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  Reply with quote  #1 
Hello everyone, I really appreciate if someone can help me with this matter:

My name is Zara and I live in UK. Me and my husband we are both native Persian speakers. I used to live for a long time in Italy and I speak fluently Italian. Therefore, I mainly speak Italian to my son since he was born and my husband speaks solely Farsi to him. He is 2 years and 8 months old now and he attends the nursery school whereby he is exposed to English. At this stage he speaks just a bit of all three languages and he also distinguishes what language to speak to whom/where. But my concern is that he is still mixing up the sentences and his pronunciation seems a bit not right! I mean sometimes it is not very clear what he says and he struggles explaining himself. I am trying really hard to stick to the OLOP rule specially when I am alone with him but when I am with Persian friends I tend to speak Farsi to him, with Italians I speak Italian to him and clearly with my husband I speak Farsi. Another big concern is that my son does not really interact with other kids, he is absolutely shy and it seems that he does not enjoy playing with them and even sometimes he cries hysterically. At the nursery they told me that he is fine, starting to interact a bit with other kids but he mainly wants to observe their play rather than participate and they think that he is just a shy and quiet kid. But I am very preoccupied that this behaviour is the result of non consistent language system. Can any one tell me what to do? I am really worried about this situation. Shall I stop speaking Italian to him?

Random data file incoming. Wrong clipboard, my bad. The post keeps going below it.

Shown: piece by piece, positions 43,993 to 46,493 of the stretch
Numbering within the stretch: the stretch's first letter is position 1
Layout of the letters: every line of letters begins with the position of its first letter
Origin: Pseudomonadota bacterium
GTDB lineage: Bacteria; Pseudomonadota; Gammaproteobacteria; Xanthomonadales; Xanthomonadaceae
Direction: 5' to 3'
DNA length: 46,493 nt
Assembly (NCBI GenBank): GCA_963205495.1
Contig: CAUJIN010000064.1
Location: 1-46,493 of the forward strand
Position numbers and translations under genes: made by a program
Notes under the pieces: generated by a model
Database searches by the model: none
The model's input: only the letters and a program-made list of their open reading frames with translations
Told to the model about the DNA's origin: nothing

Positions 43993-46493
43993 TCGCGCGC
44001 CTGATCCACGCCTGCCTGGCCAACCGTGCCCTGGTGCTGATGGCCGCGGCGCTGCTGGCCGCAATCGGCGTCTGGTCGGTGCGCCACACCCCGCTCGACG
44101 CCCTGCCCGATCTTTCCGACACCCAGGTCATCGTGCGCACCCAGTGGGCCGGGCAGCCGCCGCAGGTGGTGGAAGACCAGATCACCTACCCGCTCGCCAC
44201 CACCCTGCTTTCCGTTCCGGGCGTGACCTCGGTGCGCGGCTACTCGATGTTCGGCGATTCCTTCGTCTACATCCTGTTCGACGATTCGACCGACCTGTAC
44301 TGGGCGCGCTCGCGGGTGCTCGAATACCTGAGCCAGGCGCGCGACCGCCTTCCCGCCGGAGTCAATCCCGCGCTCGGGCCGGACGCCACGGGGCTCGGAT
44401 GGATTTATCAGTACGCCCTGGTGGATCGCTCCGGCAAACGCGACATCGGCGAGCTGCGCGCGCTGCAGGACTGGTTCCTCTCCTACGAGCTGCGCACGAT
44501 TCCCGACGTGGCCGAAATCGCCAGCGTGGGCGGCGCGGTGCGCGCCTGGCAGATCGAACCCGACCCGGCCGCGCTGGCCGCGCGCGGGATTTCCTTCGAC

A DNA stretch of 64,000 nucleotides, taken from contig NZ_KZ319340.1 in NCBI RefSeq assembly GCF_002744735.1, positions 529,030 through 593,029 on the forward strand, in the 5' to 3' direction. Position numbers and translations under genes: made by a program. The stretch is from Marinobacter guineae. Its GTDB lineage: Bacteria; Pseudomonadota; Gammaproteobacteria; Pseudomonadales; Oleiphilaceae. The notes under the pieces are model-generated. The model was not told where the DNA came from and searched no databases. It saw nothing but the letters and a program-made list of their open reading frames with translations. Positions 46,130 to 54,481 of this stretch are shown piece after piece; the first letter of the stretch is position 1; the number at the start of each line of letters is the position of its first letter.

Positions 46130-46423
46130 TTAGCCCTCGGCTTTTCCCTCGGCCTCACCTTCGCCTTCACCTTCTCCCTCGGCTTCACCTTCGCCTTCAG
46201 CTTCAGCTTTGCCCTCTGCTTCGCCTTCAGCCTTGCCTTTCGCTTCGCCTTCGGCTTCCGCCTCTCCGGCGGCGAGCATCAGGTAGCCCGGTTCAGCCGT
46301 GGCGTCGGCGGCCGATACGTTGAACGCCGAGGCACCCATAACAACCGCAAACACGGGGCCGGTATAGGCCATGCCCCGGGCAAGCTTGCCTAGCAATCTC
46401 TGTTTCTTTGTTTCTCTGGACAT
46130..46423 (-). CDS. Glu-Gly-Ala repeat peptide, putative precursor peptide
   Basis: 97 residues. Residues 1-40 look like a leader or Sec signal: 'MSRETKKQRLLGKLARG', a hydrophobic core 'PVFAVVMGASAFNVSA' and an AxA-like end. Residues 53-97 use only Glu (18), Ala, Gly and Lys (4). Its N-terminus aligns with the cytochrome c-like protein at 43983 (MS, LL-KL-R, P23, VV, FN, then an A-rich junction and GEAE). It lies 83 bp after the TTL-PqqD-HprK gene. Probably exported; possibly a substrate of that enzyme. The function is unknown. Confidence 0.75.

Many thanks!
  Reply with quote  #2 
You are doing the exact right thing. Don’t stop the Italian. Be PATIENT! Three languages are a lot for the child, and they need many years to learn. Give him a chance.

The shyness is very unlikely to be language related. Most kids have a hard time adopting to school. Depending on how many days he attends, allow for one semester to get used to the language and another one to get socially integrated. Full time at the school is best in order for shy children to get integrated and feel comfortable in a new environment, so if it is less than that, be generous and give it time.

Founder MCA

  Reply with quote  #3 
Dear Zara,

I absolutely agree with Christina. I have two trilingual kids (English, German and Italian) at home, one is 9 and the other 7. I really think that shyness is part of your son character and it is not connected at all with the languages he ears and speak.. I won’t worry if I were you.

Just be patient, he is very young as well.


  Reply with quote  #4 
Dear Christina, Francesca,

Thank you very much for your useful advices. I guess you are absolutely right. The key thing here is to be a bit more patient and also to bear in mind that he has a vey shy boy too.

Francesca may I ask you how is going for you the trilinigual situation? Did you always stick to the OLOP system? Do your kids at this stage speak fluently all three languages? I’d appreciate if you could share your experiences with me. Many thanks.

Kind regards

  Reply with quote  #5 
Dear Zara,

we still stick to the OPOL system even now. The kids speak all threes language very well, let’s say, pretty much at the level of native speakers. Speaking with them for extended periods, however, native speakers living in Italy or English speaking countries notice some interesting or strange little things that come out in those languages. For example:
– Especially in Italian, they clearly use the rhythm and cadence of the local German Rhineland dialect of Cologne.
– Their accents are somehow “off” to native speakers. There is nothing wrong with how they pronounce any given word, usually, but their accent overall is somehow different. We are expecting this to wear off over time.
– They effectively only speak English and Italian with adults. There are some exceptions to this, but these have never really been “play languages” for them. Some people might be surprised at their command of grammar or other concepts for their age, and then be even more surprised at certain gaps in what is assumed to be common knowledge for children.

I will keep you posted about the evolution 🙂


  Reply with quote  #6